According to the Kenya Demographic Health Survey 2014, Malnutrition situation among children under five years of age in Kenya shows that 290,000 (4%) are wasted, while 794,200 (11%) are underweight.
At the same time, 50 per cent of children aged 6-23 months are not receiving the minimum meal frequency.
The survey further indicates that two thirds of children are not receiving the minimum dietary diversity, while one in every five children (22%) are not receiving minimum acceptable diets.
The situation is no different in Kajiado County, whereby, one in every four children below five years is stunted, while in every 10, one is wasted and 22 in every 100 children are underweight, according to SMART survey which was conducted in 2018.
This is attributed to low uptake of exclusive breastfeeding and recommended complementary feeding and low coverage in intake of Vitamin ‘A’ supplementation.
The economic impact associated with underweight and stunted children is quite significant, with far reaching effects on Health, Education and Productivity.
According to Kajiado County Nutrition Coordinator, Ruth Nasinkoi, nutrition is a critical part of health and development.
Better nutrition is related to improved infant, child and maternal health, stronger immune systems, safer pregnancy and childbirth, and lower risk of non-communicable diseases such as diabetes and cardiovascular disease.
Malnutrition in early childhood interferes with physical and mental development, thus compromising human life.
“Children who are stunted below the age of five are more likely to underperform in school, while those with good nutrition have high IQ, hence, good performance in school. There is also reduced absenteeism and repetition as children are healthy,” said Nasinkoi.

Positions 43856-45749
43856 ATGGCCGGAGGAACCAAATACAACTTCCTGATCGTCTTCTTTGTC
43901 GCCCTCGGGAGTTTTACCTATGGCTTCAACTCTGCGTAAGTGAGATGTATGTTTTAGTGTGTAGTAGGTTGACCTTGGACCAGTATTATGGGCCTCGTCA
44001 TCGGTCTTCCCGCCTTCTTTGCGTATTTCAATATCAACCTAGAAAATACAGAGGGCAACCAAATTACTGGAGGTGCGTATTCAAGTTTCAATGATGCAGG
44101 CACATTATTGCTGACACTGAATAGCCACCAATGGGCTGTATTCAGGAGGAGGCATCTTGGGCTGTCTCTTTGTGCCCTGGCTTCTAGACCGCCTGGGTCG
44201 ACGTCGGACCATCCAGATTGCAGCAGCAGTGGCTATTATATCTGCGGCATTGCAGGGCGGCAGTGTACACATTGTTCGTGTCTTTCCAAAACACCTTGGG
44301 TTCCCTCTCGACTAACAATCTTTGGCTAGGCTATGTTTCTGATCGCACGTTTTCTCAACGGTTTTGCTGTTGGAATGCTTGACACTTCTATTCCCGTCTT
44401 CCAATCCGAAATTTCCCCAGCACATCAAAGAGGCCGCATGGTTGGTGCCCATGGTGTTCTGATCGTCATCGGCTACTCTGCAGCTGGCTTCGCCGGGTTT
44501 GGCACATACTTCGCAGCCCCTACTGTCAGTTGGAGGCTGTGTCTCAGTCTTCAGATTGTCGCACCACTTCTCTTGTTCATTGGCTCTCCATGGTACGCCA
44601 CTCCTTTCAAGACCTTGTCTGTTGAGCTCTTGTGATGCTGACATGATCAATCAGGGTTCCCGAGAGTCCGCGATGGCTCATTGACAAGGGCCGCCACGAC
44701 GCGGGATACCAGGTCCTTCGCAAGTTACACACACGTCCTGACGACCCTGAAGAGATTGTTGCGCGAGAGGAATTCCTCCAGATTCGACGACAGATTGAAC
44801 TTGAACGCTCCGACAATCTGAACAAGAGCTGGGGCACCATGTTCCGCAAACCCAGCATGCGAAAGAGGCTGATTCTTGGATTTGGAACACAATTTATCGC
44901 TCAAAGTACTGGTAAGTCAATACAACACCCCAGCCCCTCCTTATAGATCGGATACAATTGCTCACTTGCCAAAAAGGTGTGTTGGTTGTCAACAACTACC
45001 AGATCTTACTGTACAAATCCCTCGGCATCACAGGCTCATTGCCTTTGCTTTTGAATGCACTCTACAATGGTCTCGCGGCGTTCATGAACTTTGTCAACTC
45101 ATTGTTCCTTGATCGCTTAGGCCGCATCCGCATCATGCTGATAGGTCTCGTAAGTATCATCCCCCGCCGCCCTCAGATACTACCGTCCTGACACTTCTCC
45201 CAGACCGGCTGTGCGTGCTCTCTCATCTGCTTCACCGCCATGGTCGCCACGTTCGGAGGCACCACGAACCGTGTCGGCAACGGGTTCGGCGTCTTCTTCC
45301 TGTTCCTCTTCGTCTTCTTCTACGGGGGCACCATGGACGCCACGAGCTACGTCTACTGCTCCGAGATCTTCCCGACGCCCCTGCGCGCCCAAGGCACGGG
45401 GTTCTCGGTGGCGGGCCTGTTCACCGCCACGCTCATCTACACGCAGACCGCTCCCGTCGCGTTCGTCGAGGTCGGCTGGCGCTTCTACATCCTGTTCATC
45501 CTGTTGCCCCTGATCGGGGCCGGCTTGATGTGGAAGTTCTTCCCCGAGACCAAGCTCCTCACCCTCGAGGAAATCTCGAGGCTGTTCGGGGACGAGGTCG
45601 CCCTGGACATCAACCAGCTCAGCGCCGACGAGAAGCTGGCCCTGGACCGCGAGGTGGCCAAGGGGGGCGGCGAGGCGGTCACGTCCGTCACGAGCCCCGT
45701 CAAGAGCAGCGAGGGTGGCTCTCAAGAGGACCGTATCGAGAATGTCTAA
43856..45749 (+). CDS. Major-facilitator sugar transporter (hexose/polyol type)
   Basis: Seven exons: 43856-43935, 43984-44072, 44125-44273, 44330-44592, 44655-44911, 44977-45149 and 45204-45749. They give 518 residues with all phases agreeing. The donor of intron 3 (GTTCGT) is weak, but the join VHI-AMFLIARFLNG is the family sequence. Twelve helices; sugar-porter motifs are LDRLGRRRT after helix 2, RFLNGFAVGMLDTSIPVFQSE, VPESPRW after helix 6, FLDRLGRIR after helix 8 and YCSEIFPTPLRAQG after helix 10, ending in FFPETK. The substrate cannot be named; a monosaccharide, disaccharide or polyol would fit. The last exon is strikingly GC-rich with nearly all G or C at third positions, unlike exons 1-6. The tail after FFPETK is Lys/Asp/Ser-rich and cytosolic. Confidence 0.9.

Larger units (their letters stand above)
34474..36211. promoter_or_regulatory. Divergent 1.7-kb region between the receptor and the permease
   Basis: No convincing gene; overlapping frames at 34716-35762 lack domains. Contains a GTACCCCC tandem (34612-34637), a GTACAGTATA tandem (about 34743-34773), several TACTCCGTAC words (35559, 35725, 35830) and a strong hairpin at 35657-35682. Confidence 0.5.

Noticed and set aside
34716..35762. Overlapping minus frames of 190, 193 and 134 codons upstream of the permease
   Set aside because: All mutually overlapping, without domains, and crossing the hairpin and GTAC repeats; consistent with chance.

The coordinator also notes that healthy children have high immunity, thus good child growth and development, which means low demand for health curative services.
“Undernourished children have a higher risk of illness and death often associated with incidences of diarrhea, acute respiratory infections, pneumonia, malaria and anaemia,” added Nasinkoi.
She notes that there are decreased costs of managing malnutrition related health conditions.
“It is important to note that for every Sh1 invested in nutrition, there is a Sh 22 return, which can be used for other development purposes,” she said.
Nasinkoi points that treating malnourished children is very expensive. One moderate case of malnutrition costs Sh, 5,000 to treat, while a severe case costs Sh 10,000.
Under nutrition in children, specifically stunting, has a negative impact on their productivity at later stages in life.
Children who escape stunting are 33 per cent more likely to escape poverty as adults.
Nasinkoi recommends that children should be fed with 7-10 food groups in a day.
The food groups which are categorized according to their health benefits are; grains and grain products, legumes and pulses, nuts and seeds, dairy or milk products, eggs, fish and poultry meat, orange, yellow fruits and vegetables, dark green leafy vegetables.
Nasinkoi urges the government to make nutrition a top political priority, support the nutrition of women and children and to increase investments in nutrition.
“The Government should strengthen multi-sectoral platforms for nutrition sensitive interventions in; Water and sanitation, Education, social services and Agriculture & livestock and other line Departments,” said Nasinkoi.
The Kenyan Government has pledged to end all forms of malnutrition by 2030(SGD 2) and has a National Nutrition Action Plan 2018-2022.